Author: Reem A. Meshal
Publisher: Oxford University Press
Release Date: 2014-01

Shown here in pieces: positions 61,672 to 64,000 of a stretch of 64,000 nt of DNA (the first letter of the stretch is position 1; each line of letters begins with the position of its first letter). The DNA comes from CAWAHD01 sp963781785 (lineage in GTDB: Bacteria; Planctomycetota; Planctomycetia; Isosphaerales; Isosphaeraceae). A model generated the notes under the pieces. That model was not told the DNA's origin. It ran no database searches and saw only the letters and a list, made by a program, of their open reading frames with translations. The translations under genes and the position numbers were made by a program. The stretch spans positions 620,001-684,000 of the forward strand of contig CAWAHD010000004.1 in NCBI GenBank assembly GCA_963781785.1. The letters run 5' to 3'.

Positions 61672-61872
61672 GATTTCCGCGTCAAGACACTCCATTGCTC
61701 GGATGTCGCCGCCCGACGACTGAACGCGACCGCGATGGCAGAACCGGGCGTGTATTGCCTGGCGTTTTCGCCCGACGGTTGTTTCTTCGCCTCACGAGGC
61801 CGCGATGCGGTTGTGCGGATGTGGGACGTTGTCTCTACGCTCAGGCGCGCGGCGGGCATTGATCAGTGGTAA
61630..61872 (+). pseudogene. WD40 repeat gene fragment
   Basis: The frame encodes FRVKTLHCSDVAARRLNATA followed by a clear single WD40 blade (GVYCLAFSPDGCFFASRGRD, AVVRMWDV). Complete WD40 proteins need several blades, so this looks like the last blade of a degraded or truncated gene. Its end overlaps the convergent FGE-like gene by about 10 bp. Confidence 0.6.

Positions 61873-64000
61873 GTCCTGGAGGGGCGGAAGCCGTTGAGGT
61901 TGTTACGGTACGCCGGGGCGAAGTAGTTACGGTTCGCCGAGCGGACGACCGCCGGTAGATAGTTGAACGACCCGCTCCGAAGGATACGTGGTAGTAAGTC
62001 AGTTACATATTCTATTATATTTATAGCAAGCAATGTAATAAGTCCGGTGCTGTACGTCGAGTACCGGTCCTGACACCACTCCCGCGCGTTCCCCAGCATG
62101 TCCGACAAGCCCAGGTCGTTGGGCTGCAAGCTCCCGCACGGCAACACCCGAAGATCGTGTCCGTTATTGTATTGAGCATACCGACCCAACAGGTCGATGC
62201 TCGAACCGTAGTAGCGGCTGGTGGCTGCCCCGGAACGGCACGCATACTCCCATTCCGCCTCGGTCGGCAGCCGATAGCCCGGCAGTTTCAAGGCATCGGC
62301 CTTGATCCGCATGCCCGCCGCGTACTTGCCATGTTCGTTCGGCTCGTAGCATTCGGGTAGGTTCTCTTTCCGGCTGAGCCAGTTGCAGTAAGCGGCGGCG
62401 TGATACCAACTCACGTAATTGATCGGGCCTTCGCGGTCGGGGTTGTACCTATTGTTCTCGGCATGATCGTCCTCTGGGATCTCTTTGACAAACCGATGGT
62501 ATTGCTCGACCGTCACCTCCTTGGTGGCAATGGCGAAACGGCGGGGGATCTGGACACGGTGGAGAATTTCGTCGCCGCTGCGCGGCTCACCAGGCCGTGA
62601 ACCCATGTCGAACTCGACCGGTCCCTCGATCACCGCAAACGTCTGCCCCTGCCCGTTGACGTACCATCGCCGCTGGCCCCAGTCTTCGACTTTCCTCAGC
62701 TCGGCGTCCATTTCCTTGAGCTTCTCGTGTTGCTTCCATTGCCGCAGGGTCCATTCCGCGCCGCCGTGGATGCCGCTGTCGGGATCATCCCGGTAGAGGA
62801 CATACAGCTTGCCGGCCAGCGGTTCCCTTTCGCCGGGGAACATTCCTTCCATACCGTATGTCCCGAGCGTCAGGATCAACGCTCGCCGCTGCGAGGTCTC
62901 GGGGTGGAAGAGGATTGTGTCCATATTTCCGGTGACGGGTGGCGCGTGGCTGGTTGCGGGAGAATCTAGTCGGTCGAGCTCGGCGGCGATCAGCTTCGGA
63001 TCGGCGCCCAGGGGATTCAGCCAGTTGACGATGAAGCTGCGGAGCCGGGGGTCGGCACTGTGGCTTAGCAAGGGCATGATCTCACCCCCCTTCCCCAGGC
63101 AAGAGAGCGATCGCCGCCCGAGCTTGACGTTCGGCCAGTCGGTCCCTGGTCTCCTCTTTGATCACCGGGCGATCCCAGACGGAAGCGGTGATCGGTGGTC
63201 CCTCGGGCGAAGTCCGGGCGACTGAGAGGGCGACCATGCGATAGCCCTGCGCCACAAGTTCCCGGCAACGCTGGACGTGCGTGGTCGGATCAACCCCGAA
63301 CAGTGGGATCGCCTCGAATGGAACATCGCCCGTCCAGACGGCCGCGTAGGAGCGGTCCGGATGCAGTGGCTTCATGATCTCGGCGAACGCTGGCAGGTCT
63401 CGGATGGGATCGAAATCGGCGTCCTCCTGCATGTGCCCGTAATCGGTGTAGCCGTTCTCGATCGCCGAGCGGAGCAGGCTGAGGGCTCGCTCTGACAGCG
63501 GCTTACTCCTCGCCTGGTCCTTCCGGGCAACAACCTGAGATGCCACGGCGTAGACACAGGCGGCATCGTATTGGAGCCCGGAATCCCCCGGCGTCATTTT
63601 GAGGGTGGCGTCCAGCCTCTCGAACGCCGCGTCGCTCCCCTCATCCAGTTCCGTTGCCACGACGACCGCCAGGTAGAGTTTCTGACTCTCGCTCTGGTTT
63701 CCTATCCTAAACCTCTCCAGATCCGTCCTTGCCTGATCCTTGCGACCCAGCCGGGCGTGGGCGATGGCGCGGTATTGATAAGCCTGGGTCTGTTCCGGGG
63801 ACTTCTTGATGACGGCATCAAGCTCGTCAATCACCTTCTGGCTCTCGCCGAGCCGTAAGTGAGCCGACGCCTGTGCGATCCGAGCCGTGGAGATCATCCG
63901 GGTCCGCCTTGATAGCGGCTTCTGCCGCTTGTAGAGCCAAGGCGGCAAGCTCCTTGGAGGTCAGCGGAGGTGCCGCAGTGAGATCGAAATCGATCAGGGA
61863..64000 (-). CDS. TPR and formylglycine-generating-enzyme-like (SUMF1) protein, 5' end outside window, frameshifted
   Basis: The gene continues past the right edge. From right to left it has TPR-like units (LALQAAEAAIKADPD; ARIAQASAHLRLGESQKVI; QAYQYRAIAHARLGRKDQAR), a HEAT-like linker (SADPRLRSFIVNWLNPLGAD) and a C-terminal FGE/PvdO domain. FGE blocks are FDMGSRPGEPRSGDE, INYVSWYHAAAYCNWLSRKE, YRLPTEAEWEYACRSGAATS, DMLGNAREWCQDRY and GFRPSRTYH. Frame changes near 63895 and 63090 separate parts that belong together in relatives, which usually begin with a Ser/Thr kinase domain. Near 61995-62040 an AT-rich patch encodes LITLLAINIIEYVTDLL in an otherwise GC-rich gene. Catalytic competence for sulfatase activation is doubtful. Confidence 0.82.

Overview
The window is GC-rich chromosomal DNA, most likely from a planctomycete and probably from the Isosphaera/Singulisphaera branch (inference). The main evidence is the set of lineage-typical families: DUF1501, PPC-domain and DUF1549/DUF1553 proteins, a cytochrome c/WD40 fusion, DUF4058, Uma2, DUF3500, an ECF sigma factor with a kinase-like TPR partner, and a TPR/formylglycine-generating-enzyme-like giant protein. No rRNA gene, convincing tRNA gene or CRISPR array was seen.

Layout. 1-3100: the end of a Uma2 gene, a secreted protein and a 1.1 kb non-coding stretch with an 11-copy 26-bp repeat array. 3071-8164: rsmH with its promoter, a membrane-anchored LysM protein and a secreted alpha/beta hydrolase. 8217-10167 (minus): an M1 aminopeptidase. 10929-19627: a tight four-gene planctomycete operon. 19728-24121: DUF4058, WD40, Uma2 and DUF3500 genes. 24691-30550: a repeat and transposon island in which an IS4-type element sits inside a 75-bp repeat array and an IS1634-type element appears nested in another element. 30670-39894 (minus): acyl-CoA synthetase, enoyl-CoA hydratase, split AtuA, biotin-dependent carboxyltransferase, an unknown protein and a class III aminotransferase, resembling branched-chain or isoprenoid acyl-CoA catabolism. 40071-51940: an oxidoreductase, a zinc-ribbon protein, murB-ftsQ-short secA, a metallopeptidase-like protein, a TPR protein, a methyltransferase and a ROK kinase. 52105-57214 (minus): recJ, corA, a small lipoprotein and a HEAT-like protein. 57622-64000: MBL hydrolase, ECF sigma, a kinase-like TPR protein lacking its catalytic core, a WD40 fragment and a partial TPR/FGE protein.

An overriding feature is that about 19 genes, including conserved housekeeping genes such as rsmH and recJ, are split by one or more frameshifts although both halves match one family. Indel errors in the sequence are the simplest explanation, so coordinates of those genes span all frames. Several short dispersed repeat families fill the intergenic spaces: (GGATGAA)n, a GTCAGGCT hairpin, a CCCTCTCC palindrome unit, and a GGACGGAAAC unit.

In this book, the author examines sijills, the official documents of the Ottoman Islamic courts, to understand how sharia law, society and the early-modern economy of sixteenth- and seventeenth-century Ottoman Cairo related to the practice of custom in determining rulings. In the sixteenth century, a new legal and cultural orthodoxy fostered the development of an early-modern Islam that broke new ground, giving rise to a new concept of the citizen and his role. Contrary to the prevailing scholarly view, this work adopts the position that local custom began to diminish and decline as a source of authority. These issues resonate today, several centuries later, in the continuing discussions of individual rights in relation to Islamic law.